April 7, 2008
Re "Mortgage relief plan advances," April 3 I am confused about why the government would spend so much money on one sector of the population: homeowners facing foreclosure. What about those of us who cannot afford to purchase a home? We are already at a disadvantage because the current tax laws reward those who own homes with deductions for home-loan interest and taxes on their income tax returns. The rest of us are left paying more taxes simply because we don't have the income to purchase a home.
March 22, 2008
Re "Under the gun," editorial, March 18 Your opinion misses the core ideal of the 2nd Amendment -- the individual right of self-defense against tyranny, whether by petty criminals or governments run amok. When such tyrannies cease to exist, the 2nd Amendment can be called obsolete. We are not there yet. I don't see any signs we are getting there, either. Your coverage of the killings in Los Angeles is on point -- another example of tyranny, by gang members, against which the law-abiding have no defense, which ensures homicides go unsolved because of a lack of witnesses.
February 10, 2008
David Lazarus' article is right on ("Ads spur urge for drugs," Consumer Confidential," Feb. 6). My response: If I have to ask my doctor, as the ads solicit, then I need to find a new doctor. I disagree, however, that "No one knew at the time how quickly such advertising would expand, or how effective it would become." I'll bet the drug companies did. Robert Kroll La Quinta -- I have wondered about the appropriateness of pharmaceutical companies appealing directly to the public with prescription drugs.
February 12, 2006 |
WILL HAWLEY'S three-bedroom Palos Verdes Estates home has a picturesque 50-foot-deep garden in back shaded by a grove of giant eucalyptus trees and separated from a meandering forested trail by an unassuming wooden fence. The backyard has been a feature he's enjoyed since he bought the home in 1998. But in October, Hawley attended a meeting of the Palos Verdes Estates City Council and returned home with bad news: About half of what he thought was his backyard is public land.
July 30, 2005
I have just read articles about two innocent young men in the July 26 Times: one about Vincent Martinez being shot in his Oxnard frontyard and another about a father donating a rare Buddha in memory of his son, Chester Chang, who was shot to death. Because stories like this appear every day, every single day, I have just one question: Why do we allow people who have no reason to own them to have guns? Priscilla Fourer Palos Verdes Estates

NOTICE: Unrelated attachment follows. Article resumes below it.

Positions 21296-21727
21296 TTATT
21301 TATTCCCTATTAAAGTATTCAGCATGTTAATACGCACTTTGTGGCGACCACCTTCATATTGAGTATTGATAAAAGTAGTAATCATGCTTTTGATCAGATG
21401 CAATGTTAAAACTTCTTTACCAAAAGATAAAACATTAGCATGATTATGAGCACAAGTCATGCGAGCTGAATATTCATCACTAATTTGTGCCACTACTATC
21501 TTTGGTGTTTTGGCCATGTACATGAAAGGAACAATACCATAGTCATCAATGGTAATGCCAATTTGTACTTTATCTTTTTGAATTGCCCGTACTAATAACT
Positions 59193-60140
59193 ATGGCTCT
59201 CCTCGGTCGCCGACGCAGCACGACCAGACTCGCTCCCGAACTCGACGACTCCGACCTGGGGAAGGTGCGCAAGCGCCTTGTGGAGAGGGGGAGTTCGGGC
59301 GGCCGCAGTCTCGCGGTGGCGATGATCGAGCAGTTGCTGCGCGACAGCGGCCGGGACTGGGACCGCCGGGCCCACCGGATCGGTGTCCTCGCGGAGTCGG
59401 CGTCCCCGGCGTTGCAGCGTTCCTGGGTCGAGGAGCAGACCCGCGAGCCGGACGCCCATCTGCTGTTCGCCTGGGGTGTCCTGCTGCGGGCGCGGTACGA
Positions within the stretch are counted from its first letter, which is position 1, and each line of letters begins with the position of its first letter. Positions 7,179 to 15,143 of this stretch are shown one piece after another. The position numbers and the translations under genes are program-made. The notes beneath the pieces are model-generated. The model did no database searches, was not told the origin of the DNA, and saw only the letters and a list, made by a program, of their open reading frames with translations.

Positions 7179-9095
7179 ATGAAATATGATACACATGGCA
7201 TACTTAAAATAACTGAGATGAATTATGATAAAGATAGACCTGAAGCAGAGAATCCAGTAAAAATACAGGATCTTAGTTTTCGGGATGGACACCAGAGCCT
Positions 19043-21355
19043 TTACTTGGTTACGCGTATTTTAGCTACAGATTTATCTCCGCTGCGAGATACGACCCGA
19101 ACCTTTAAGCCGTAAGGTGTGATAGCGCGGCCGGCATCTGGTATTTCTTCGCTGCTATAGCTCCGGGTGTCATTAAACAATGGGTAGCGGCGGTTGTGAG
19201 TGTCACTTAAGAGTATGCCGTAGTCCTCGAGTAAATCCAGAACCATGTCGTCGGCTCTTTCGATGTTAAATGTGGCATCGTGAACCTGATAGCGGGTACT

July 30, 2005
Tell me it isn't so, Joe. Twenty-five years with the McCourts? More like five more years of minor league baseball until they develop the land then sell the team and land for a run at the Red Sox. Stan Long Sun City Any housing built in Chavez Ravine should include a significant affordable component. Beyond the dire need for such housing in the city of Los Angeles, it would serve as a symbolic replacement for the Chavez Ravine housing stock destroyed by the city prior to their essential gift of the land to Walter O'Malley in the 1950s.
May 28, 2005
Bill Plaschke, in your column "College Baseball Clearly Short of Black Players," you bemoan that "the lack of diversity will again be impossible to hide." Answer: Who cares, there's nothing to hide. You've gone from writing about a subject you don't know much about, sports, (remember "UCLA owns this town"?) to a subject you know about even less, liberal social commentary that does not belong in the Sports section. Baseball is one of the last free areas in life where the best players play due to their skill.
April 29, 2005
In my humble opinion, Iraq is no better off now than it was under the rule of Saddam Hussein, and haven't we killed as many innocent civilians as he did? Mary Overbey Palos Verdes Estates
March 17, 2005
Re "French Hall of Shame," editorials, March 12: Sacre bleu. Was it a really slow day on the editorial page last Saturday, or did you have a guest editorial writer from the Swift Boat Veterans Against All Things French? I wonder how to say "much ado about nothing" in French? Did I miss something, or isn't railing against a silly xenophobic court decision, a minor ministerial housing scandal and French policy in Iraq pretty small potatoes compared with such issues at home as the administration's efforts in the courts to efface the separation of church and state, the influence peddling in the House majority leader's own house and the ongoing failures of U.S. policy in Iraq?